While the inputs are still at the rear, the projector lens still protrudes out from the unit on the right, and the air vent is still angled away from the lens on the left-hand side, the only control buttons on top of the 6100 include the power and source button (which is indicated as such by an icon as opposed to the actual name), as well as the horizontal and vertical lens shift controls. The remainder of the control panel buttons can be found on the right side of the projector near the rear, which include directional controls along with the menu and escape button.

Epson Home Cinema 6100 LCD Projector Side View

This shift from the top of the projector to the side seems a bit curious at first, but considering the amount of time you’ll actually use these buttons as opposed to the ones on the remote control, it seems like a relatively inconsequential move, save for perhaps the aesthetic appeal that some may find. The projector also offers the standard dual height adjustable legs which can be found up front, as well as the lens which offers easy-to-use and access focus and zoom (2.1:1) rings.

Getting Connected

In terms of inputs offered, the 6100 has all of the connectivity that the 1080 had, only this go round, it also offers an additional HDMI 1.3a input for added connection flexibility. This was a great move on the part of Epson, and in my mind, a most necessary addition when you’re dealing with projectors in the 1080p class.

Epson Home Cinema 6100 LCD Projector Input Connections

For those unfamiliar with the Epson 1080, with the 6100, you also get inputs for Component (1), S-Video (1), Composite (1), and VGA (1). Another point worth noting about the inputs for the 6100, while the 1080 had more of a square section which housed all of the inputs, the 6100 goes for more of a rectangular look which, A. looks better, and B. more importantly, it offers a cleaner, more spaced out layout which gives all the cabling more room to breathe.

Remote Control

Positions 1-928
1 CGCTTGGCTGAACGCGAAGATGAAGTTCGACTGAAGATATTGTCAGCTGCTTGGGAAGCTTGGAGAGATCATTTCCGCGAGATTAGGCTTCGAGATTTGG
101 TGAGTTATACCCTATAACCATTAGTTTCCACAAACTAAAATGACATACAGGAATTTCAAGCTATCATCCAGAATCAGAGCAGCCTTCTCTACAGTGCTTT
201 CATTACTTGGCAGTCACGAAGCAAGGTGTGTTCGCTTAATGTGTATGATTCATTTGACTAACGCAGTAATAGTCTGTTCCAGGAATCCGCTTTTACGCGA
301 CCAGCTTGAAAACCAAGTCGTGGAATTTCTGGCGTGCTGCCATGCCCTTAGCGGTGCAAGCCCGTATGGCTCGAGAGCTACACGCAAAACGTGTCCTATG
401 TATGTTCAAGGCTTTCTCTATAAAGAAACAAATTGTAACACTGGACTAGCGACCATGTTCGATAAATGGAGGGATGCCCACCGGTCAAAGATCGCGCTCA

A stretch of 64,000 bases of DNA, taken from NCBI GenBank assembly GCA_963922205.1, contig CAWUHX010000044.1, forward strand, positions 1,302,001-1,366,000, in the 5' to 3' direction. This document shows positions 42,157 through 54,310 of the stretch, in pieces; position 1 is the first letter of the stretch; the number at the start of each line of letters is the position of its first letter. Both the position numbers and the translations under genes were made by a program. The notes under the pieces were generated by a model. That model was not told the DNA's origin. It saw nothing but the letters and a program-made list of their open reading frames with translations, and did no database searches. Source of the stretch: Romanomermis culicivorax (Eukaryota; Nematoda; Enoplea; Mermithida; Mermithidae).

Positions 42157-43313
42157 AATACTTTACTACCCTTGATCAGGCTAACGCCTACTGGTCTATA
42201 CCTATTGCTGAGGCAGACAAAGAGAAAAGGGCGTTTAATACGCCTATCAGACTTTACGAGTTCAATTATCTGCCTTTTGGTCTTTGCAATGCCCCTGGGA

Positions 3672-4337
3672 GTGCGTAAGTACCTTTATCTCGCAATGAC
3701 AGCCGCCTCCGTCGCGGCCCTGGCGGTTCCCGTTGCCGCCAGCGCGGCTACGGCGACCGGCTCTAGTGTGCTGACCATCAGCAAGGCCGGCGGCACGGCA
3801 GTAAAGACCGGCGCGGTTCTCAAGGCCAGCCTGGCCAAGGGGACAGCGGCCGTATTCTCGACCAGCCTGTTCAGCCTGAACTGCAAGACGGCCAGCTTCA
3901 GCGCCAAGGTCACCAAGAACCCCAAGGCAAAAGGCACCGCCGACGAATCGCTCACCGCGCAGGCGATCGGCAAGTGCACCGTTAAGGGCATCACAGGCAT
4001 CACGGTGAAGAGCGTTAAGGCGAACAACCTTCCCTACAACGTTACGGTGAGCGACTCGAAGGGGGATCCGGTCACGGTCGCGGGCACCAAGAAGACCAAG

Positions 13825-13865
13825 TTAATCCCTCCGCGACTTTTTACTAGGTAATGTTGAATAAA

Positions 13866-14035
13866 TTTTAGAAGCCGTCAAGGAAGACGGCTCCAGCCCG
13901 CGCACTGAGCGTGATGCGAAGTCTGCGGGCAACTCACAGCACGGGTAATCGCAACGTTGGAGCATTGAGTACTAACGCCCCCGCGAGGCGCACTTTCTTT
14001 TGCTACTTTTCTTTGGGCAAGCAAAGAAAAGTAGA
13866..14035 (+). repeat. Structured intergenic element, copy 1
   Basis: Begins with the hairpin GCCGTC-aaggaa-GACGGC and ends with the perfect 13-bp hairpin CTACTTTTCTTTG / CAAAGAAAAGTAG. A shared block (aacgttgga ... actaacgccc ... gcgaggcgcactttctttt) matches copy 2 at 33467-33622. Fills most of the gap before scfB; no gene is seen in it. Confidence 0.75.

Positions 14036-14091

Like the projector chassis, the remote control for the Epson 6100 has also undergone a face lift. While still retaining the same stellar ergonomic feel and user functionality by way of one-touch button controls for all of the input sources, Color Mode, Gamma, Sharpness, and Memory, as opposed to the more obvious rounded shape and design of the existing remote control for the prior 720, 1080, and 1080 UB, the remote for the 6100 has an almost rectangular upper top with just the most subtle of round edges, while the more rounded contours act as the base. As well, while the remotes for the 720, 1080, and 1080 UB came in a light gray color finish, the remote for the 6100 is colored to match the projector exactly. As well, I really like the way Epson utilized the backlight feature on the remote for the 6100. Not only does it offer an easy-on-the-eyes orange light that’s just the right level of brightness, but as opposed to the entire space of the buttons being filled with orange, the stronger light falls straight down the middle on the buttons, while additional light – depending on how dark the room is – is only visible as a subtle compliment to the stronger center light, further enhancing its overall effectiveness. Epson Home Cinema 6100 LCD Projector Remote Control

My early verdict: while the remote control for the 6100 may not have the same aesthetic pizzazz as the prior Epson Home Cinema projectors, it’s more in tune with the projector color scheme and design, more ergonomically accommodating, and offers great functionality that’s super-easy to use.

PERFORMANCE – Epson LCD Projector


It’s very easy to take for granted just how far Epson goes to make their projectors easy to set-up – even for someone who’s never done so before. I, for one, will continue to sing their praises, and the Epson 6100 only further reinforces this positive sentiment. For starters, the 6100 offers a manual vertical and horizontal lens shift with a zoom lens ratio of 2.1:1. The vertical (up and down) lens shift is listed at a maximum of 96.3 %, while the horizontal (left and right) lens shift comes in at a maximum of 47.1%. For those of you out there who aren’t particularly technically inclined, all of the above in a nutshell means being able to properly align and project your image onto a screen instantly. In terms of throw distance, the Epson 6100 LCD projector certainly qualifies as a short-throw projector, and for those of us who don’t have unlimited real estate to play with, this only enhances the convenience and flexibility of a projector like the 6100. In my particular case, I was able to project a 106-inch image from about 13 feet back, and based on projection throw ratings, the Epson 6100 can throw a 100-inch image from as close as 9.8 feet, or as far back as 20.9 feet. Range like that is virtually unprecedented in this price range, essentially guaranteeing you a projector that can be set-up in any room.

Epson Home Cinema 6100 LCD Projector Throw Chart